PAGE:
Lack of tax policy puts Kansas’ reserves at risk

04/20/2013 6:57 AM

08/08/2014 10:16 AM

If lawmakers walk away this year without an agreement to bring new revenue into the state by extending a temporary sales tax hike and cutting the value of popular tax deductions, the state could quickly fall into deep financial trouble, according to an analysis of new budget projections.

An estimate by Gov. Sam Brownback’s budget division shows that Kansas would burn through all its reserves and have to cut $64 million in 2014 if no tax policy changes are approved. That would balloon to $545 million in cuts in 2015, the figures show.

“I don’t think we can walk away without a plan in good conscience,” said Wichita Republican Sen. Les Donovan, who is the Senate’s chief tax negotiator. “To postpone what needs to be done, in my mind, would be bad policy.”

New state tax revenue estimates released Friday show the tax cuts Brownback signed into law last year will lead to sharp declines in income, which is the primary reason lawmakers are considering 2 percent to 4 percent cuts to higher education, reduced funding for aviation training and less money for the state’s courts system. Even with those cuts, the state could face a gap between anticipated revenue and spending in coming years.

The new estimates didn’t do much to change the debates over tax and spending in the statehouse.

Lawmakers are still under pressure from Brownback to extend a temporary six-tenths of a cent sales tax hike that came in the face of the recession and is slated to expire in July. House Republican leaders say they have no appetite for extending the sales tax, even if it accommodates more income tax cuts, and they’ve voted 120-0 against a Senate tax cut plan that depends on extending that sales tax.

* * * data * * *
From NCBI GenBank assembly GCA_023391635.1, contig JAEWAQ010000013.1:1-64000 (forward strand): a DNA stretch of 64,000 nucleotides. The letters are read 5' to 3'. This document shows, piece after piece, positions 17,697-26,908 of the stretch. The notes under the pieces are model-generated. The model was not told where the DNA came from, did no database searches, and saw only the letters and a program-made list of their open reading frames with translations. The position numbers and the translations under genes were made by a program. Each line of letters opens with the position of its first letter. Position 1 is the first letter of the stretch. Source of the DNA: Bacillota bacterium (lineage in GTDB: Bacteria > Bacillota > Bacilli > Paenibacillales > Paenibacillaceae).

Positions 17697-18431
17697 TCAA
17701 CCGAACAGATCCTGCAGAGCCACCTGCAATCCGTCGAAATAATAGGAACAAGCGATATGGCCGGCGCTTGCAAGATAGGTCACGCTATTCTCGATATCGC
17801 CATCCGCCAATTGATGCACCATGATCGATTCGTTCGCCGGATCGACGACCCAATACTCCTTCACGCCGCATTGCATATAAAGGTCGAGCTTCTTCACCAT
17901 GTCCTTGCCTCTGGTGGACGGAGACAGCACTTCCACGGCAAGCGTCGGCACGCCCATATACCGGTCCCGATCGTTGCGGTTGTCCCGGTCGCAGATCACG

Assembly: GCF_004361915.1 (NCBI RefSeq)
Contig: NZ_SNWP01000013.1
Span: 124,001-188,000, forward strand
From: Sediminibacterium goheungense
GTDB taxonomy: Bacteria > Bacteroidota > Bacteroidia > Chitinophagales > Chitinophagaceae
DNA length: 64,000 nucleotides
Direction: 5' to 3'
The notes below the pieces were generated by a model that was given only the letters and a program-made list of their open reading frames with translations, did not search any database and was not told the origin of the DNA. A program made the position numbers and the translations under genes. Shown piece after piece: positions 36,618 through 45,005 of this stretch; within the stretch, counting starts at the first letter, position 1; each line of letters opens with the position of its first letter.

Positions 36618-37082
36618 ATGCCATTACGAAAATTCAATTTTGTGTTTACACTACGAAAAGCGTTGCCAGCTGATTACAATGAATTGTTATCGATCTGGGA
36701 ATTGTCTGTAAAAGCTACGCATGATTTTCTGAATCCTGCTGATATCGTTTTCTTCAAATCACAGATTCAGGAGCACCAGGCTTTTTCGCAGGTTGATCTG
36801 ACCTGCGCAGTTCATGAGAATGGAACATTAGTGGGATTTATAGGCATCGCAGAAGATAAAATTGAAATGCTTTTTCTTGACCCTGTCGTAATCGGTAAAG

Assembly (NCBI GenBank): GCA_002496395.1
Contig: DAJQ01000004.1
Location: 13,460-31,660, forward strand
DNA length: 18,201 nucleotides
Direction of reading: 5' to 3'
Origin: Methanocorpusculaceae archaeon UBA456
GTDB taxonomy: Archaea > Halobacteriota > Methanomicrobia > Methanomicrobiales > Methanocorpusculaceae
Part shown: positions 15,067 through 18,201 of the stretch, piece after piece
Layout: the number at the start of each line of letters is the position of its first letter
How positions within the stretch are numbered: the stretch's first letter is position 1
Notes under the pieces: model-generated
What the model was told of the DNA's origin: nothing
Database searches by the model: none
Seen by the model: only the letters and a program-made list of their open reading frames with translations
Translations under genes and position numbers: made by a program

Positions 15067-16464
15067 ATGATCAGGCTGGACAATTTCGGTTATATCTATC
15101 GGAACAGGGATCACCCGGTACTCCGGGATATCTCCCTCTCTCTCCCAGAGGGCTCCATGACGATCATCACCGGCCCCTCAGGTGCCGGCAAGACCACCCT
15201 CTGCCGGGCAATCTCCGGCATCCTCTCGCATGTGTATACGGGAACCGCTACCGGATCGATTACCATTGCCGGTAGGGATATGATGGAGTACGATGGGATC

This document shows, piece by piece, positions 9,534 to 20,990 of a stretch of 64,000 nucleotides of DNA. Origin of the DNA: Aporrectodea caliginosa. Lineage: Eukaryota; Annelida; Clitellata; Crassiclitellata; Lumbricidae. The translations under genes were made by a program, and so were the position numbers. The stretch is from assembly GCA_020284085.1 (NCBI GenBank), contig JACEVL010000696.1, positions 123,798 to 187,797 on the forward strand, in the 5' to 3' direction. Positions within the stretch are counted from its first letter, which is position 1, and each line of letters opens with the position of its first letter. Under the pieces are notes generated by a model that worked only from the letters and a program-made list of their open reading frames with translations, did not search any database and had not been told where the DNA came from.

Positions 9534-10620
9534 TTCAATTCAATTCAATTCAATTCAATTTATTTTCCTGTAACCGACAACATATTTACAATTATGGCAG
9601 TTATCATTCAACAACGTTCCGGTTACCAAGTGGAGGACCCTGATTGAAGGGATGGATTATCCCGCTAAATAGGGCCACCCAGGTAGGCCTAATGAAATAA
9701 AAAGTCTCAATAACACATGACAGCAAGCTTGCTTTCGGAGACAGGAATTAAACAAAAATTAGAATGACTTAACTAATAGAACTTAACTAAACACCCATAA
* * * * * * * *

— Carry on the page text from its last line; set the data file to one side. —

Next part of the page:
But Brownback is trying to rally Republicans around his plan to extend that sales tax rate as part of an effort to further reduce income taxes, raise more revenue for the state by phasing out tax deductions and, in turn, potentially protecting higher education from 2 percent to 4 percent cuts that university officials warn could set the state back a decade.

These budget problems are primarily driven by the hastily-approved income tax cuts Brownback signed into law a year ago after lawmakers drastically altered Brownback’s original proposal in hopes of killing it.

That tax cut eliminated taxes on profits for nearly 200,000 businesses and farms and dropped rates for individuals. Brownback and his conservative allies in the legislature and at the Kansas Chamber of Commerce say cutting taxes is the best way to spur economic growth, which, in turn, will produce thousands of new jobs that feed the economy and spur increased new sales and property taxes.

Brownback’s budget director, Steve Anderson, provided updated estimates of how Brownback’s budget and tax plan would shake out under revised revenue estimates.

They show Brownback’s budget and tax plan, which hinge on continuing the sales tax and eliminating the home mortgage deduction immediately, would provide the state with roughly 9 percent of their total spending left in the bank next year and in 2015.

Democrats and many moderate Republicans, meanwhile, say it’s a reckless plan that endangers K-12 education, highways and higher education. Recently, two top economists from opposite ends of the political spectrum agreed that the plan Brownback signed is the worst in the nation.

But Brownback’s administration says the cuts he approved last year have to be looked at in conjunction with his proposal this year, which helps pay for some of that cutting by phasing out tax deductions, such as the popular mortgage interest deduction.

“What I put forward was different than what passed last year,” Brownback said earlier this week.

Now, he said, he wants to broaden the tax base and that’s part of his original plan.

“You’re seeing step two of what we proposed last year,” he said.

The Senate rejected Brownback’s proposal to eliminate the mortgage interest deduction in favor of a plan to phase out all deductions, except the charitable contributions deduction. Their plan, which is closest to the governor’s, would bring in $497.3 million in new revenue over five years to offset the budget problems caused by last year’s tax bill. Most of that would come from extending the sales tax increase.

The House rejected Brownback’s plan and created its own, which would cut the value of deductions, bringing in $391.8 million in new revenue over five years.

The governor’s plan would have brought in $685.3 million in new revenue over five years, with most of it coming from the sales tax continuation.

Donovan said he hopes to reach some sort of agreement, and he predicted that nobody would like it.

“When we walk out of there and a lot of people are unhappy with us, it’s a sign we didn’t favor one faction over the other,” he said.

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